A Visit to Hidaka, Saitama

In Japan between the 14th of September and the 29th of September there’s a festival painted in red located outside of the city center in rural Japan. If you can get over your fear of wicked eight legged insects than don’t hesitate to seek out the Kinchakuda Red Spider Lily Festival.

Traveling, while sometimes daunting can be a beautiful and amazing thing. It takes you on an adventure, often times with ups and downs, and leaves you with memories that you know you’ll never forget. This is just one example of those amazing times.

I gathered a small group of friends after classes ended on Saturday morning and we made the lengthy 2 hour trek to Hidaka, Saitama located in the beautiful country side of Japan. Outside of knowing the final destination none of us had traveled much outside of Tokyo since arriving for University. This was our first big excursion out on our own and we loved every minute of it.

The countryside was stunning and a real sight to behold. It was a nice change of scenery compared to all of the buildings one only sees when located inside the city. The air tasted sweeter, the leaves looked greener, and the tranquility was a nice change of pace. Red Spider Lilies colored the ground most anywhere you looked and everyone was basking in their beauty. There were even a few that were all white. They were stunning and stood out quite well against all of the red.

Fun Fact: In Japan the Red Spider Lily blooms in late Summer and August and it’s often treated as a welcoming of the Fall season. Another name for it is “Corpse flower” so be wary when thinking about giving this beautiful flower to someone since it’s also associated with death.

Of course, all this stunning scenery meant countless people were posing for pictures so I had to get in on it as well!

There were countless little stands put up all around on the pathway leading to the festival and food galore at the actual site. Of course that meant that I had to try every single thing! Okay, maybe not everything but the chicken was delicious and so was the ice cream I split with a friend.

One thing to note: when you come to Japan always try the chicken. I have not had one bad piece since coming here. It’s all outstanding and now I’m regretting not snapping a picture of the scrumptious food. Rookie mistake.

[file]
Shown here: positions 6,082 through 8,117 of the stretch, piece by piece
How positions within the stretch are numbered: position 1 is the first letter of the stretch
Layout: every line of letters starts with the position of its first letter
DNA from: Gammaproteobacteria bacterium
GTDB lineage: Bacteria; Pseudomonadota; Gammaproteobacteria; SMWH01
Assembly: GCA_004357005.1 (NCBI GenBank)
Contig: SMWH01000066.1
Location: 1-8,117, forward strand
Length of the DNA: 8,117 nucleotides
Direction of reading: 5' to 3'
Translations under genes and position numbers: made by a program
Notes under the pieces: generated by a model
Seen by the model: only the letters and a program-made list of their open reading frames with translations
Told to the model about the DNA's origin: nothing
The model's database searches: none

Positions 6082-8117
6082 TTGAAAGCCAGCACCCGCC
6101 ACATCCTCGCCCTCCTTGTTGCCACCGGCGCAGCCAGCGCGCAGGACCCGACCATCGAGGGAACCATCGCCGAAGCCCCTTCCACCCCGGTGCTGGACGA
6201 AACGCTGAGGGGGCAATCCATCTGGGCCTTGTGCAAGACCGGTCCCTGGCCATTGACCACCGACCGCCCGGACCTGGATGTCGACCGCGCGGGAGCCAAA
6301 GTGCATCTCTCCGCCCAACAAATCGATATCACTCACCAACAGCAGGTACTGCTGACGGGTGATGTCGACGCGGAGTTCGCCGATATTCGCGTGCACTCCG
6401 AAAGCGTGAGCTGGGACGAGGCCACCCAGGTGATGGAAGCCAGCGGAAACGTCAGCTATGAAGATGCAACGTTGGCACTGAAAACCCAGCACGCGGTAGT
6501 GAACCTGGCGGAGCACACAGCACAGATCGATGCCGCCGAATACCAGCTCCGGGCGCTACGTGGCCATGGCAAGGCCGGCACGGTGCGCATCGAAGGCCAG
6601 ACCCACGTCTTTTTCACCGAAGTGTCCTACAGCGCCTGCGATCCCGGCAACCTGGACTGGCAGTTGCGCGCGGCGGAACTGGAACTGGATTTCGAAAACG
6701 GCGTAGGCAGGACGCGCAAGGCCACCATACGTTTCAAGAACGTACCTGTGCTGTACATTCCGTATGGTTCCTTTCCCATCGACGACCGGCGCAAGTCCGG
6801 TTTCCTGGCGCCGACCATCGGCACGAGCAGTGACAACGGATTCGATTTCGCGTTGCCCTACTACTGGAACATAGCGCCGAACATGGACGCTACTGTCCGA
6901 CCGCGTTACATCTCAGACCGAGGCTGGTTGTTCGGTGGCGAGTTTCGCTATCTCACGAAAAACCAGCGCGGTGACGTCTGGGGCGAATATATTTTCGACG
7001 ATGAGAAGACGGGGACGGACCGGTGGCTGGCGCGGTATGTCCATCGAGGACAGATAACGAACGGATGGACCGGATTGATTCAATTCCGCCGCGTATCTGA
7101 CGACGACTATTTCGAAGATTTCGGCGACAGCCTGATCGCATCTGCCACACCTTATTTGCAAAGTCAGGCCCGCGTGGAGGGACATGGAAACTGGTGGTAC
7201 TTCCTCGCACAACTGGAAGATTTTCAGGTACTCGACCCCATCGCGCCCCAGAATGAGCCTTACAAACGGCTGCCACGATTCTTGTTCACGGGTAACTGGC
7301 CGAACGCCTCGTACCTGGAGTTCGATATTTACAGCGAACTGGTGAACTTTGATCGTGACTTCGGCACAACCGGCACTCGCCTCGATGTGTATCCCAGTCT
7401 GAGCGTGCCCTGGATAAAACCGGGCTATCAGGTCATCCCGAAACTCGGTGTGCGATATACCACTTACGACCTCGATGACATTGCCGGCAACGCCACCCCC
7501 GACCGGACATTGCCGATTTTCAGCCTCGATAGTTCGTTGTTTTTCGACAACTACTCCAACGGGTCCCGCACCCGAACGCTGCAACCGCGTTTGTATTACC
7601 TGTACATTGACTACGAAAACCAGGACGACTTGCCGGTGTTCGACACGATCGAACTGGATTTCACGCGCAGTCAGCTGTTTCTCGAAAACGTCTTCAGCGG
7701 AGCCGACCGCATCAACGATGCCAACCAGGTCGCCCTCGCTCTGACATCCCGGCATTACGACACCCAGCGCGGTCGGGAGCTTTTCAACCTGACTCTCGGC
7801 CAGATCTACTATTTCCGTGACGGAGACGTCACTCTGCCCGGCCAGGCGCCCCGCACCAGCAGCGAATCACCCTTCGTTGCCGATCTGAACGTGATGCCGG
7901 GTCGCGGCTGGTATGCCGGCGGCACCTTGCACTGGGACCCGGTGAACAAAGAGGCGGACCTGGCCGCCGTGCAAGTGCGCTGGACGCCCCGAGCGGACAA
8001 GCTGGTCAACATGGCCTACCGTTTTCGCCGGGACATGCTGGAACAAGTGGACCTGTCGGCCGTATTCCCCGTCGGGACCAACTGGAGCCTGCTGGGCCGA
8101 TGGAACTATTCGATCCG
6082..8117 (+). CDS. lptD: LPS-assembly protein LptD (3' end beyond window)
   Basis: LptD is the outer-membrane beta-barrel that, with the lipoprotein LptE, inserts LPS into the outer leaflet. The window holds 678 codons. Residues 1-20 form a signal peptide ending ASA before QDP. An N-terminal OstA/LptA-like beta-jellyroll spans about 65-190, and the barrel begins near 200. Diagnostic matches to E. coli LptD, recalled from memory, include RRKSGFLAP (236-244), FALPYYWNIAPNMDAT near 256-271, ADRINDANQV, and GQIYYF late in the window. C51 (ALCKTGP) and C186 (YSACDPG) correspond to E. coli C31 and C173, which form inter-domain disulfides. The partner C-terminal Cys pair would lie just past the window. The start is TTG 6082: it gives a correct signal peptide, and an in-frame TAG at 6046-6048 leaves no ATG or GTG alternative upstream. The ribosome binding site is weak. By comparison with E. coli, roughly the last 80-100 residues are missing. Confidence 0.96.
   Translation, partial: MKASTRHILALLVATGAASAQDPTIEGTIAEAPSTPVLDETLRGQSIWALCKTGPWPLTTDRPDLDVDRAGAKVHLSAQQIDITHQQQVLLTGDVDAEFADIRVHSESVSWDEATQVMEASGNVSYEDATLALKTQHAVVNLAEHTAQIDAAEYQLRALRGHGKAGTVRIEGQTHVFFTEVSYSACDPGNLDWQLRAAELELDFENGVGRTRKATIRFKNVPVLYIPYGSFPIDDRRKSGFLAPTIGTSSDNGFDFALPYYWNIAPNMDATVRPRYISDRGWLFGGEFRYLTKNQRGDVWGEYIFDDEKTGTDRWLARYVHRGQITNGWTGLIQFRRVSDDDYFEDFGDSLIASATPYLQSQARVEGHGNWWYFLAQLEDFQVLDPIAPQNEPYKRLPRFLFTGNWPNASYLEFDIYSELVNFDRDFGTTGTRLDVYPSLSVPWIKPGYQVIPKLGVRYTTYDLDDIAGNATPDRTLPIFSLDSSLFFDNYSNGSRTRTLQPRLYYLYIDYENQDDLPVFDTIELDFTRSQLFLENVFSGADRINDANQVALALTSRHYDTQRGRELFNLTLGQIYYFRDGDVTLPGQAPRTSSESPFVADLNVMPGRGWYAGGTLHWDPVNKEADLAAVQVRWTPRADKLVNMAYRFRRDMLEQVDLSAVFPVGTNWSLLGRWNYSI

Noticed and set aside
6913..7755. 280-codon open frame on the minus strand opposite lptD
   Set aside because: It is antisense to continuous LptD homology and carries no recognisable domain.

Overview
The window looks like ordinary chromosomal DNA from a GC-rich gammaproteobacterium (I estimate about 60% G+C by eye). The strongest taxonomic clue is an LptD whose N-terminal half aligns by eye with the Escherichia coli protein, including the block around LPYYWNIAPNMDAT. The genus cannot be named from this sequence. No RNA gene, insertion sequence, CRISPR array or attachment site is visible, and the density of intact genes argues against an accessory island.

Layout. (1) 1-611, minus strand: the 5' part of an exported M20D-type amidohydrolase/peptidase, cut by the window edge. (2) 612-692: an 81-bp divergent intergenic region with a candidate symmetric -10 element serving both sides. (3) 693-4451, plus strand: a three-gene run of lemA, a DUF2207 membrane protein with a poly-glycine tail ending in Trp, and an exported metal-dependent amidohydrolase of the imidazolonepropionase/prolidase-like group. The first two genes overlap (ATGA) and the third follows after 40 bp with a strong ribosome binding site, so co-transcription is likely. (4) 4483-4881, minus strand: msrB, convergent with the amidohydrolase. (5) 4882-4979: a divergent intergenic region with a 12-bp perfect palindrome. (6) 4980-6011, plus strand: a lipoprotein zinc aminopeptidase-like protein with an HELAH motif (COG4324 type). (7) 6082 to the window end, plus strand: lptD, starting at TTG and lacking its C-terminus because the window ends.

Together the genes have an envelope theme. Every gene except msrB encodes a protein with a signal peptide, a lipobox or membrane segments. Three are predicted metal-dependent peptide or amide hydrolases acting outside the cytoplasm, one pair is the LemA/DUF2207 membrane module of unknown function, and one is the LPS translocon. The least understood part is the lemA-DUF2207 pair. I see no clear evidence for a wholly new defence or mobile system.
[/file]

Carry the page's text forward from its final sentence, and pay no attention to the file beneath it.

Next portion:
Outside of just food, there were also other stands set up for selling goods such as tea, wooden blocks, and just beautiful handmade trinkets in general. There was also a small show being put on with people wearing traditional clothing and dancing. The show was beautiful and everyone was in perfect sync with one another.

While my group did get split up along the way, it was a nice treat to have gotten lost outside the festival and walk on the back roads of Hidaka. Everything was quiet and you could see for miles on end of lush, green mountains. It was amazing and a trip that I’m glad I made. There were times I was worried about traveling so far away even though I was with friends. It’s always hard to shake that initial fear of going into the unknown but if travel has taught me nothing else it’s that if you push that small fear to the side and banish it you’ll see the amazing journey lying on the other side. Had I let my fear win out I never would have gotten the chance to see the Spider Lilies, make great memories, or gotten to know my fellow exchange students better. I feel proud to say that I’ve made some great friends during this study abroad and it’s not even a full month in yet! There are still many more adventures to come so be on the lookout for them right here on this blog!

Side note: While the three of us had been lost on the back roads of Hidaka this car drove past us and these two old men just yelled out hellos and laughed their asses off in the process. It was quite the experience and one that made our day even better.

Also, I couldn’t let my day end without tasting actual Dango. I mean come on, it was a festival. There were nice stands at the venue for the festival that offered the delicious treat but I held out for the small stand I’d seen on the way in. There’s something about little local business and side carts like this one that make the experience all the more real. Not only was it 200 yen cheaper I have no doubt in my mind that it was also 10 times tastier. This is a quick shot I took of my friend as she ate her own tasty treat.

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